But wait! For those Jamaicans (and media practitioners) suffering from withdrawal symptoms after the thrills and spills of the Kartel trial, another “dancehall star murder” trial is about to begin, I am informed, on April 7… That of Desmond “Ninja Man” Ballentine, who is charged with murder along with his son.
Talking of murder (I wish I wasn’t) it may have escaped some Jamaicans’ notice that Police Constable Collis “Chuckie” Brown has been charged with four counts of murder and two of wounding with intent. He was arrested in January after a search of the Mandeville Police Station, where a number of weapons were found. Congratulations to the Independent Commission of Investigations (INDECOM) for their dedicated work. A few years ago, such a thing would have been unheard of.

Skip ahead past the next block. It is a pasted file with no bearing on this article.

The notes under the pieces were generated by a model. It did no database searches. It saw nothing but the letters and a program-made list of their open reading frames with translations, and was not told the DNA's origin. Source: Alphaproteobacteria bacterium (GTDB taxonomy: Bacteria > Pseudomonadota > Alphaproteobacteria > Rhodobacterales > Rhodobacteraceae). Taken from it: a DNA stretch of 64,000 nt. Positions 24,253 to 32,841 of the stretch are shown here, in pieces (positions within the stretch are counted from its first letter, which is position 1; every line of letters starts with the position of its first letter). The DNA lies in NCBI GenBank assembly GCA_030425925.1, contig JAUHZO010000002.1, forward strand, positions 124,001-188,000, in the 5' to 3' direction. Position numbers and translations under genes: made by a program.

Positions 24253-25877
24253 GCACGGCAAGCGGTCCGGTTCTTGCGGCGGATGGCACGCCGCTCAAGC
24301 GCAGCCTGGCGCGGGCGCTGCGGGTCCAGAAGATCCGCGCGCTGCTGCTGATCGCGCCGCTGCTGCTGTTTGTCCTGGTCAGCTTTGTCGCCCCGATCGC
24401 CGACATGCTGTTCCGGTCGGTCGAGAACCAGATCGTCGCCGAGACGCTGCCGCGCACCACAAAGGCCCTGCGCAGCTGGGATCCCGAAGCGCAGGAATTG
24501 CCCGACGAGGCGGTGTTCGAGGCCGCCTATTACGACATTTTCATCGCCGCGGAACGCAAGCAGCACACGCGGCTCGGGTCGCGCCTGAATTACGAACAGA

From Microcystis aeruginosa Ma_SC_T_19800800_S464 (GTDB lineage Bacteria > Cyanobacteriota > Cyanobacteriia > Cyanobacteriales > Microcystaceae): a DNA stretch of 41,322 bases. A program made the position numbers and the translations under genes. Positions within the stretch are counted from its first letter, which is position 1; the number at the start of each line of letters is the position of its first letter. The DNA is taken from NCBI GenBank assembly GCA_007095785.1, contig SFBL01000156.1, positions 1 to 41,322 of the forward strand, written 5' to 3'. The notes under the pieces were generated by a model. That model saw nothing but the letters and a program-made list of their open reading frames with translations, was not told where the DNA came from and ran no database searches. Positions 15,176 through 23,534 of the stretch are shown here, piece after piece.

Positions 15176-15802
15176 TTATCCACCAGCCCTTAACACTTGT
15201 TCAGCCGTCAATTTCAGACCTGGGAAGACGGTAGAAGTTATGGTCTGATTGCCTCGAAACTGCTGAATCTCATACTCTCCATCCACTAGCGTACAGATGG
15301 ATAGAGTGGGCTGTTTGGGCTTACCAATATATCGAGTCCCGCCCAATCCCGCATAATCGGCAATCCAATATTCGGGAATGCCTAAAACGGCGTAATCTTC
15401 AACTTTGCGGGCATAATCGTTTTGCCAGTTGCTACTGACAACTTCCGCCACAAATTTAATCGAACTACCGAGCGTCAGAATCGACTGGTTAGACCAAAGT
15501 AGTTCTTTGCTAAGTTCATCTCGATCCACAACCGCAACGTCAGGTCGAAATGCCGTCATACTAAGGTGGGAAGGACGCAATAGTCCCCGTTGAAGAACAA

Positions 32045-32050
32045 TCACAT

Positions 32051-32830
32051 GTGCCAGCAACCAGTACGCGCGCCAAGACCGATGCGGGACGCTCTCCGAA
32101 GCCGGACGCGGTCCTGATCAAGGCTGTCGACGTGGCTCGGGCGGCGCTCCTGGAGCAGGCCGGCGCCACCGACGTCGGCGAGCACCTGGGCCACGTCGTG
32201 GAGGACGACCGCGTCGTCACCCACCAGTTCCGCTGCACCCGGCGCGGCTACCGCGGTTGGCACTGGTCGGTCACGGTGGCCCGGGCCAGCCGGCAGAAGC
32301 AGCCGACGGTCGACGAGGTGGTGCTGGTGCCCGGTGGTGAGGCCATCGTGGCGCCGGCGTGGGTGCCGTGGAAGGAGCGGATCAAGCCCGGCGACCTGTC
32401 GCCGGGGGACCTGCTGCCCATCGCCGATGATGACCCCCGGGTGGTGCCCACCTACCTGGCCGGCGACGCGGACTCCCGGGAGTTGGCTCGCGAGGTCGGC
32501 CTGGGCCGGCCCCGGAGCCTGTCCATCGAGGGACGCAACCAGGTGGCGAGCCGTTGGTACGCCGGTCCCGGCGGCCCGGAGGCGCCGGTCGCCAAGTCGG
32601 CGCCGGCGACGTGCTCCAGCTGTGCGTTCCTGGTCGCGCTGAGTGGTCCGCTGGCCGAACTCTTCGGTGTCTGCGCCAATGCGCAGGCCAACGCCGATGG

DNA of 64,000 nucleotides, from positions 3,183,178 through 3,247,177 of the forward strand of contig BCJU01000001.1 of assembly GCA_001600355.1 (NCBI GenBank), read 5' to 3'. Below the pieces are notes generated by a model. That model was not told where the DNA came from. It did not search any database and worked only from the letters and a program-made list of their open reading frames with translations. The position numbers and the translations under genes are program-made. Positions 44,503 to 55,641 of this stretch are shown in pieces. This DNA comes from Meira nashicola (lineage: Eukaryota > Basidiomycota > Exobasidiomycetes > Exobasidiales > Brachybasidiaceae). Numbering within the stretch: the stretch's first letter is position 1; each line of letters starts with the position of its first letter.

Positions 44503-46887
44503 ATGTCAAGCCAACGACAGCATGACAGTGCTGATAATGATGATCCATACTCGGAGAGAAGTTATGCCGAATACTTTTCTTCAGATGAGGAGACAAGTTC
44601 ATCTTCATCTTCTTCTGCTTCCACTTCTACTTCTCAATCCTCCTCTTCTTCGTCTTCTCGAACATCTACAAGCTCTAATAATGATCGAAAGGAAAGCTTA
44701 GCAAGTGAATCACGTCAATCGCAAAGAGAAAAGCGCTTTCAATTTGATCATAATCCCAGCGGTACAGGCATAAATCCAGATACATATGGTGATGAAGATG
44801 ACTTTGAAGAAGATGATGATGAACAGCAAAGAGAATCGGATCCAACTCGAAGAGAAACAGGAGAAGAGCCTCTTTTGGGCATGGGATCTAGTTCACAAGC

Good to hear that a Spanish firm called Hospiten is building a new state-of-the-art hospital in Montego Bay. This is in the name of “medical tourism,” I understand. It is hardly likely that many Jamaicans will be able to get treatment at this private facility, of course.
I am not impressed that the Barbados government has still not paid Ms. Shanique Myrie the J$3.6 million damages awarded after the Caribbean Court of Justice found that it breached her right to enter the country under Article 5 of the Revised Treaty of Chaguaramas. The Barbadians claim there are still some legal fees to sort out but have promised to comply. I should hope so. Just get on and do the right thing, now. Or are they waiting for our wretched Jamaican Dollar to devalue some more? As it certainly has since the October, 2013 ruling.
Jamaican Internet access according to the UN Broadband Commission for Digital Development, has improved from 31.5 per cent to 46.5 per cent since 2011. Not bad at all, but we still have a long way to go.